7 years ago
Reply to  Logan VonBokel

@logan VonBokel Session 9.9 is absolutley still made and painted in the United States

7 years ago

Can someone honestly answer the question of when does USA production of carbon frames reach a tipping point? That is, at what point does manufacturing capability outgrow domestic production capabilities? A few hundred handbuilt frames I understand; but if, let’s say, your Alchemy brand becomes a household name (some will save face and say “We just want to be a small little homegrown company”, but that’s usually said by the small little company that can’t grow), then how do you ramp up production?

I know the answer is not going to be, “We’ll need to move some production overseas,” but we all know that that is indeed the answer.

Remember FOX Racing Shox in the early 00s, always touting their “Hecho in Watsonville”? Well, outside money came in, and we no longer see them flying that Stars and Stripes as much anymore, do we? How quickly we forget.

Joe Murray
Joe Murray
7 years ago
Reply to  Flatbiller

The whole point of the effort and higher cost of what they are doing is carbon frames made in USA. Fox started with US production because it was the only option at the time. Now it’s possible for high end forks to be made in Taiwan. For Alchemy it’s the opposite. I assume they will do what they can to ramp up when they need to. And I’m very impressed that they are making this effort. It very much needs to happen and I hope someday other companies can decide that made in USA means so much more than just making it here. It also means you can stay home and enjoy life more rather than be on the plane to Asia and back all the time.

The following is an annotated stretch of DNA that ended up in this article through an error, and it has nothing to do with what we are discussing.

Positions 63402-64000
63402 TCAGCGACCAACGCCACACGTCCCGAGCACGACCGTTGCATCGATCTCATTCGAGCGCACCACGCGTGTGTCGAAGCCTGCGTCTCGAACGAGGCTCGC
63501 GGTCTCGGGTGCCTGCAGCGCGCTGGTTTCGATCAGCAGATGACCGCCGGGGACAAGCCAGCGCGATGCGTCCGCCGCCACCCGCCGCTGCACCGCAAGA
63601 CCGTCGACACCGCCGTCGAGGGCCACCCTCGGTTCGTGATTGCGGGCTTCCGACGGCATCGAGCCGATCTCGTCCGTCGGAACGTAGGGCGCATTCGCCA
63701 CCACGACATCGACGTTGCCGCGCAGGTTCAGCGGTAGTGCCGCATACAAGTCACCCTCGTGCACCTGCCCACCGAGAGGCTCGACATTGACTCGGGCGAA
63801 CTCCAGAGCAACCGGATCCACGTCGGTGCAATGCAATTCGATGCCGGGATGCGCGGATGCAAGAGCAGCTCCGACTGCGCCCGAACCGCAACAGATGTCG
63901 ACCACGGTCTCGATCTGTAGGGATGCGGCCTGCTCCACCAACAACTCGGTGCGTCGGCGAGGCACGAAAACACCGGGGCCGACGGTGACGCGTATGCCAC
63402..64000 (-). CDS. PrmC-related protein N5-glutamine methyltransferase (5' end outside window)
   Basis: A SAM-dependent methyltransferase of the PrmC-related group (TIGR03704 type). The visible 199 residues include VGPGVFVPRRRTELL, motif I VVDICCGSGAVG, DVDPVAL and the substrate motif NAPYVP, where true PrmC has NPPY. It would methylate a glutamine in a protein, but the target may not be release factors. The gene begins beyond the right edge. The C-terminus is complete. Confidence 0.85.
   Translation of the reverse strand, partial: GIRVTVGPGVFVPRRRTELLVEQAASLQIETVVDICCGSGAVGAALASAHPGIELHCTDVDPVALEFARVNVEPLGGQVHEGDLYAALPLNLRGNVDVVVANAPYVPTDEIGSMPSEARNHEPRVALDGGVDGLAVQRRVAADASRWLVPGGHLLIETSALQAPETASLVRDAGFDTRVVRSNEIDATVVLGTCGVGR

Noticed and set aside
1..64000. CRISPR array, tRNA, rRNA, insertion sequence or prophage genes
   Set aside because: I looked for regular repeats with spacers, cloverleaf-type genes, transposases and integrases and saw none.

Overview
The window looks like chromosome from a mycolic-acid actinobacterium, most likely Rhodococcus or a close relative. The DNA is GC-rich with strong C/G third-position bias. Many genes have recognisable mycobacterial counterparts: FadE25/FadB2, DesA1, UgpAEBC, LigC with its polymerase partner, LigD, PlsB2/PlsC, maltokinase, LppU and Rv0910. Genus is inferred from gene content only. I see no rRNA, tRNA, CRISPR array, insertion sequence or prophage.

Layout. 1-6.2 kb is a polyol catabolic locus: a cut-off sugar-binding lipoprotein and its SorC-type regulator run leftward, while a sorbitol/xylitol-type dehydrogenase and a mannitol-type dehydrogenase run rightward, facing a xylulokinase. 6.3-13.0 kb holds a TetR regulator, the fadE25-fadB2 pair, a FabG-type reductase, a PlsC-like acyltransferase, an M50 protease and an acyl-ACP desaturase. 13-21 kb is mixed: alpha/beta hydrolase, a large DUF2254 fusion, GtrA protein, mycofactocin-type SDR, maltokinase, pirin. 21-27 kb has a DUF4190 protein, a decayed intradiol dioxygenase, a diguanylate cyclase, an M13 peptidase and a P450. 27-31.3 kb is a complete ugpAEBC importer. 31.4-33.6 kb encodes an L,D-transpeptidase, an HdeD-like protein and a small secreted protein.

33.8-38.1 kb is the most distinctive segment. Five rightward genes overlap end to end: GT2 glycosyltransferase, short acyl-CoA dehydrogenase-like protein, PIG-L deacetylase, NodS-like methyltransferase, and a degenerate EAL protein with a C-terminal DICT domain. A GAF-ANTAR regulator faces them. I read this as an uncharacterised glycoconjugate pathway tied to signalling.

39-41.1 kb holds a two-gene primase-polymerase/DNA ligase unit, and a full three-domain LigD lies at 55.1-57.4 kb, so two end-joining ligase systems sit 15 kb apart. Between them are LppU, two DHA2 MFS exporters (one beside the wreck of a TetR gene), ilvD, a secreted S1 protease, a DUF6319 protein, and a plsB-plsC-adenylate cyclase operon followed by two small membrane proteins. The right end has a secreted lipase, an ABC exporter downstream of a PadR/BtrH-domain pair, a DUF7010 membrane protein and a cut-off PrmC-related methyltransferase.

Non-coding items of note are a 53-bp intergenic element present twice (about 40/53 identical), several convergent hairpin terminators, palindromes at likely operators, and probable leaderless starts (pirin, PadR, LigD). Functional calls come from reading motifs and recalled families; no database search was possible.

7 years ago

Another incredible interview by Anna Schwinn, thanks for the insight. But… I feel that Alchemy may have hoodwinked you concerning the Arctos. At Interbike I asked the Alchemy guy about origin, and he said it is not 100% Made in USA. The rear end which is far more complicated in tooling and labor and the linkage are made in Taiwan. So either they have moved the rear and linkage production to Colorado or they failed to mention the details. If only the front triangle is made in USA, than that makes sense as the price is only $1000 more than a Santa Cruz but if it were 100% US made, than the price would either be closing on $5k or a hella good deal at what they are charging.

Flatbiller, I think Anna could answer that question about the tipping point, but I think the key info she would need is what will the market pay? Is $3800 for a Made in USA frame the threshold? $4500? $5200? If American buyers would skip over the Santa Cruz price point and pay more for a Made in USA product than Alchemy could keep hiring people and making more molds! Awesome if it could happen

7 years ago
Reply to  dustytires

I came to ask the same about the rear triangle. I’ve read multiple times it’s made in Tiawan. I can’t help but notice that the only mold shown is for the front triangle…

It’s not that I care so much except that it seems very disingenuous.

Joey B
Joey B
7 years ago

I just took delivery of a Alchemy Atlas road frame. I’ve owned many carbon frames over the years and I have never seen such flawless execution. I have owned multiple US made Trek frames and none of them had the attention to detail as the Alchemy. The finish on the Alchemy is stunning! Now just to get this beauty built up!